Macy's to get at least $10 million tax break on distribution center

December 16, 2010|By MATTHEW UMSTEAD |

MARTINSBURG, W.Va. — Macy's Inc. stands to receive a tax break worth between $10 million and $11 million if the department store giant follows through with its plan to build a $150 million distribution center in Berkeley County, officials said Thursday.

The Berkeley County Commission Thursday approved an agreement that delays Macy's obligation to pay taxes in full until after a Payment In Lieu of Taxes agreement - worth $11.25 million to the county - expires in 2028.

Macy's said it needs the distribution center to meet growing Internet sales in the eastern United States. The 1.3-million-square-foot facility is tentatively expected to be built in Cumbo Yard Industrial Park north of Martinsburg, near W.Va. 9 and Exit 16 of Interstate 81.

The fulfillment center is expected to start operations in 2012, but Macy's isn't scheduled to begin making a series of fixed payments in lieu of taxes that would ordinarily be assessed until 2019, according to the agreement.

The payments spanning nine tax years begin at $1 million and gradually climb to $1.5 million before the county's agreement with Macy's ends in 2028.

The up-front tax break for the company is in addition to the $7.3 million incentive package that the state put together to help lure Macy's to the Eastern Panhandle, according to the West Virginia Development Office.

 The state agreed to loan the Berkeley County Development Authority $5 million to prepare Macy's distribution center site and also will provide $1.8 million for job training through the Governor's Guaranteed Workforce Program, according to information released by Mark R. Julian, WVDO's business and industrial development director.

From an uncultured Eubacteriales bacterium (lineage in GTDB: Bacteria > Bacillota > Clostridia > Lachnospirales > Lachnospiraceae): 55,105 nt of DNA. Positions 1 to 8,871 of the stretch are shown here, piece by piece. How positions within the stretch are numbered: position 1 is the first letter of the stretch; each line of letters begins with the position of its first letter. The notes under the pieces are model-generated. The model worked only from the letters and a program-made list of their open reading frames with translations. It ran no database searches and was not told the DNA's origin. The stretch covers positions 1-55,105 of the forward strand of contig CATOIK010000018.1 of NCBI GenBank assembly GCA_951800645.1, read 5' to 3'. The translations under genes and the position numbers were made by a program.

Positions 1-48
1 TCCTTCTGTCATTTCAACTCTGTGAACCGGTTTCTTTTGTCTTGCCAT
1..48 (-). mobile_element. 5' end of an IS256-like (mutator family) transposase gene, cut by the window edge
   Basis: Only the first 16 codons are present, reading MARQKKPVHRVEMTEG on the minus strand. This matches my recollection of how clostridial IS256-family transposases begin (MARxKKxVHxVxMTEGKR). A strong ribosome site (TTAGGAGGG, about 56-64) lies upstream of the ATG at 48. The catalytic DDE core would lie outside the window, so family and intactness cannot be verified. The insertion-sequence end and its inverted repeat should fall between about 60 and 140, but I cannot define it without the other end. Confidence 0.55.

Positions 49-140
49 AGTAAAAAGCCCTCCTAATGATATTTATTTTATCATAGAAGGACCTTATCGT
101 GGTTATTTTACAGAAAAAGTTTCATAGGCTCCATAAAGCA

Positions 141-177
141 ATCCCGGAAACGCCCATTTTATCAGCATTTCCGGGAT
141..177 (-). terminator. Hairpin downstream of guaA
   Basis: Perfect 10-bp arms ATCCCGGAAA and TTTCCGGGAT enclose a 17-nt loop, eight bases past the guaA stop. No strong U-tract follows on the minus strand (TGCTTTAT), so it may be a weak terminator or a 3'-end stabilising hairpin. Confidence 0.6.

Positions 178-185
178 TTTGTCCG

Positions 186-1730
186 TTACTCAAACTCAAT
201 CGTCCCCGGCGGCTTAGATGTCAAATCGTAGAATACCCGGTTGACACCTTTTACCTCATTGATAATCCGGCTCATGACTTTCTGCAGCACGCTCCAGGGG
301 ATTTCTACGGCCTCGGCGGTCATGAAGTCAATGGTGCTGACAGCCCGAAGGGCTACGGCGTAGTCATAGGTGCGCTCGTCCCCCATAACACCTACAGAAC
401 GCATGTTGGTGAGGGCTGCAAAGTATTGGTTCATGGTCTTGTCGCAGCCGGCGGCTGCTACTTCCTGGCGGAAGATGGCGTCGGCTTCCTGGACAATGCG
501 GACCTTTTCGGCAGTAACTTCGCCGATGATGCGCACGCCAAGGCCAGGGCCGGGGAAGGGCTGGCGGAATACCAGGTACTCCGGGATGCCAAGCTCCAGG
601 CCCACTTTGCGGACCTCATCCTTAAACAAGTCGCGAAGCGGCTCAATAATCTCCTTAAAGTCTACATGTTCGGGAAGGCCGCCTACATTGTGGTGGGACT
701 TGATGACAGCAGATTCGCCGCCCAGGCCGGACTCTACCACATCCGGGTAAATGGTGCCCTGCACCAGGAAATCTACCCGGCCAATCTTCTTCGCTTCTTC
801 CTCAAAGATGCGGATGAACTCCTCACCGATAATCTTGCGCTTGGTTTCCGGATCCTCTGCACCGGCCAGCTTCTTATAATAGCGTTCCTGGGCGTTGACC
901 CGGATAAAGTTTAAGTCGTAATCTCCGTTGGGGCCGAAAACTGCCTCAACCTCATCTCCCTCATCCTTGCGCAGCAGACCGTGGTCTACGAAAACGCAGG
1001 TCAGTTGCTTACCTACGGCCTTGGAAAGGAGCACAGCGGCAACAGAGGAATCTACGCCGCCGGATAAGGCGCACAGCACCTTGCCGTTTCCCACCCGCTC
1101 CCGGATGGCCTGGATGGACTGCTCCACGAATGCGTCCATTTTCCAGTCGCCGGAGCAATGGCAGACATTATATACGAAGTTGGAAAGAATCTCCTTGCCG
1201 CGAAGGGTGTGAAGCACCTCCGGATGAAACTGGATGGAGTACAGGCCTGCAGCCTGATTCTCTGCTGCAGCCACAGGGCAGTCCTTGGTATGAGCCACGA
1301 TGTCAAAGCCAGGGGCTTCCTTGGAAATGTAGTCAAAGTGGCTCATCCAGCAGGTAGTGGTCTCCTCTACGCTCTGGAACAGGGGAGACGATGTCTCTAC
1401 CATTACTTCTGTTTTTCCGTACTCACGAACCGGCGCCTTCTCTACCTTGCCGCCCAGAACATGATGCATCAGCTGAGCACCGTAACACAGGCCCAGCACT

A $500,000 investment in the state's Community and Technical College system will assist Macy's with start-up training at the company's future facility, according to Julian.

Commissioner William L. "Bill" Stubblefield said the incentives were necessary in a tough economic environment to ultimately edge out more than 100 other possible locations for Macy's investment.

"We never would have gotten this unless we were competitive," Stubblefield said.

New York, one of West Virginia's major competitors for the project, was still trying to win the investment as recently as Sunday by sweetening their offer, according to Stubblefield and County Commission legal counsel Norwood Bentley.

While some skeptics might view the tax break as a giveaway, Stubblefield said he expects the majority of the jobs to be filled by Berkeley County residents and that any increased need for education and law enforcement services would be minimal.

"Our people will match these skill sets," Stubblefield said in Thursday's commission meeting.

Macy's has said it plans to hire 1,900 full- and part-time employees, but the agreement only requires employment levels to eventually reach the full-time equivalent of 600 workers within the last few years of the deal to  continue to qualify for the tax incentives.

The company's payroll for the operation is expected to be more than $30 million.

The county's agreement, which actually is with Macy's Corporate Services Inc., a Delaware-based corporation, is allowable by state law because Macy's is expected to immediately convey or transfer the land it buys from the Berkeley County Development Authority to the West Virginia Economic Development Authority and then lease it back from the state, Bentley said.

At the end of what Bentley said is a 15-year lease, Macy's would be entitled to purchase the land back from the state for $1 and taxes would then be paid in full.

Stubblefield said he hopes Macy's will help bring in more companies who see Berkeley County was able to "pass muster" with one of the nation's leading retailers after a very thorough review process.

Macy's didn't just come to Berkeley County one day and say, ‘You look like nice people, we're going to locate here,'" Stubblefield said.

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